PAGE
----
On 18th March the Defence Secretary announced new measures to enable armed forces personnel to support public services in response to the coronavirus outbreak. Here’s an update on the form this support has taken so far…

Strengthening public services

On 18 March the Defence Secretary announced a COVID Support Force to assist public services with the response to the coronavirus outbreak. As of 23rd March, there are 250 personnel deployed to assist civil authorities with the response. They are part of 20,000 armed forces personnel currently stood at readiness to take part.

The armed forces have contributed dozens of specialist military planners to Local Resilience Forums who are providing support to public services, local authorities and emergency services in preparing their response to the coronavirus outbreak.

Supporting the NHS

On Monday 23rd March, armed forces personnel began training to drive oxygen tankers in support of the NHS. Around 150 members of personnel from all three services will be trained to drive supplies of oxygen to NHS facilities if required.

Fifty members of armed forces personnel have begun assisting the NHS with the distribution and delivery of personal protective equipment. The number of personnel is likely to be increased to 250 when the programme is running at full capacity.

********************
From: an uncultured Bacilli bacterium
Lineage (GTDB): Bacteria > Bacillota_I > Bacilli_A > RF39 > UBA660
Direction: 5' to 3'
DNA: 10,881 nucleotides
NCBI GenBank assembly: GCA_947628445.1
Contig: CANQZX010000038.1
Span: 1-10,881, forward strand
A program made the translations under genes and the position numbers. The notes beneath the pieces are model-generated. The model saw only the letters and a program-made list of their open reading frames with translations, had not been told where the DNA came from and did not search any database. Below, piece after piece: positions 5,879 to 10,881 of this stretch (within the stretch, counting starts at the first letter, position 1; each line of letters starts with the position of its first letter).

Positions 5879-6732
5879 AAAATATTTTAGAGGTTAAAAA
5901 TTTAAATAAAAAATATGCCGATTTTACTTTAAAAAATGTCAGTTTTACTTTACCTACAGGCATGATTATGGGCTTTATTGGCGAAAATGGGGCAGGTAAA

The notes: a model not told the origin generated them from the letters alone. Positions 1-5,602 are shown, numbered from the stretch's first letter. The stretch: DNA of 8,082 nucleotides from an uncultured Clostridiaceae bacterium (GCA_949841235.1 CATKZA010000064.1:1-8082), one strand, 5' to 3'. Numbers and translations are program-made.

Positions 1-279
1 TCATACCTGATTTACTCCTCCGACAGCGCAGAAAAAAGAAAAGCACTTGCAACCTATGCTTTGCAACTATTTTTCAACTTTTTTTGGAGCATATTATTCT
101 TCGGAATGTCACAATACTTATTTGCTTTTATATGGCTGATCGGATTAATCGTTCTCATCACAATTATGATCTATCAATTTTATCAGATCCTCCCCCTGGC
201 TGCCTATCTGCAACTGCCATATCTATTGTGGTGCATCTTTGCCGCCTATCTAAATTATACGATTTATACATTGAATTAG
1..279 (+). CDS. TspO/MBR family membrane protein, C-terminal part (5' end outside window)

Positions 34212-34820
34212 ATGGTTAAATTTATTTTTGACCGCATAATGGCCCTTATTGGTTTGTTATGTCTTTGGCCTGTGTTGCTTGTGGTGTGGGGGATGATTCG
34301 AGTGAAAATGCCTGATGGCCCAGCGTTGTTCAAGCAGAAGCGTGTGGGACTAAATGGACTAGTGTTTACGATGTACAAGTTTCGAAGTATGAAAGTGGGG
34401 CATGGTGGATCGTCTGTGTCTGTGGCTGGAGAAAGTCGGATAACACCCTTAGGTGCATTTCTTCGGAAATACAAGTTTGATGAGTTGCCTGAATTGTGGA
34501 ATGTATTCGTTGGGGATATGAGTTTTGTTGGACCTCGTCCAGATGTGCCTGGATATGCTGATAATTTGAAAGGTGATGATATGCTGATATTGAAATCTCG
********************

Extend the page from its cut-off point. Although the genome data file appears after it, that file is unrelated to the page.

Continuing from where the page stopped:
A small team of military planners visited the ExCeL centre with staff from NHS England to determine if the armed forces could support the NHS response to the outbreak. No final decisions have been taken at this time, but their work continues.

Protecting communities

On Sunday 22nd March, an RAF A400M transport aircraft responded to a request to transfer a critically-ill COVID-positive patient from hospital in the Shetland Islands to an intensive care unit in Aberdeen. The male patient, in his 60s, was in a deteriorating condition and needed urgently to be evacuated. Before returning to its home base at RAF Brize Norton, the aircraft was cleaned.

As part of the military’s response to the COVID-19 crisis, forces from Joint Helicopter Command are on standby to provide aviation capability in support to civil authorities. This will enable access to isolated communities that may not be able to obtain urgent medical care during the coronavirus crisis. The Support Helicopter Force, Army Air Corps, and Commando Helicopter Force will provide helicopters and personnel from all three services to respond as required.

So far, the military have assisted with repatriation flights from China and Japan. This included providing medically-trained members of service personnel and a military runway for aircraft to land in the United Kingdom. The repatriation flights allowed British citizens to return home safely and receive the medical treatment they needed.

Image: MOD Crown Copyright 2020

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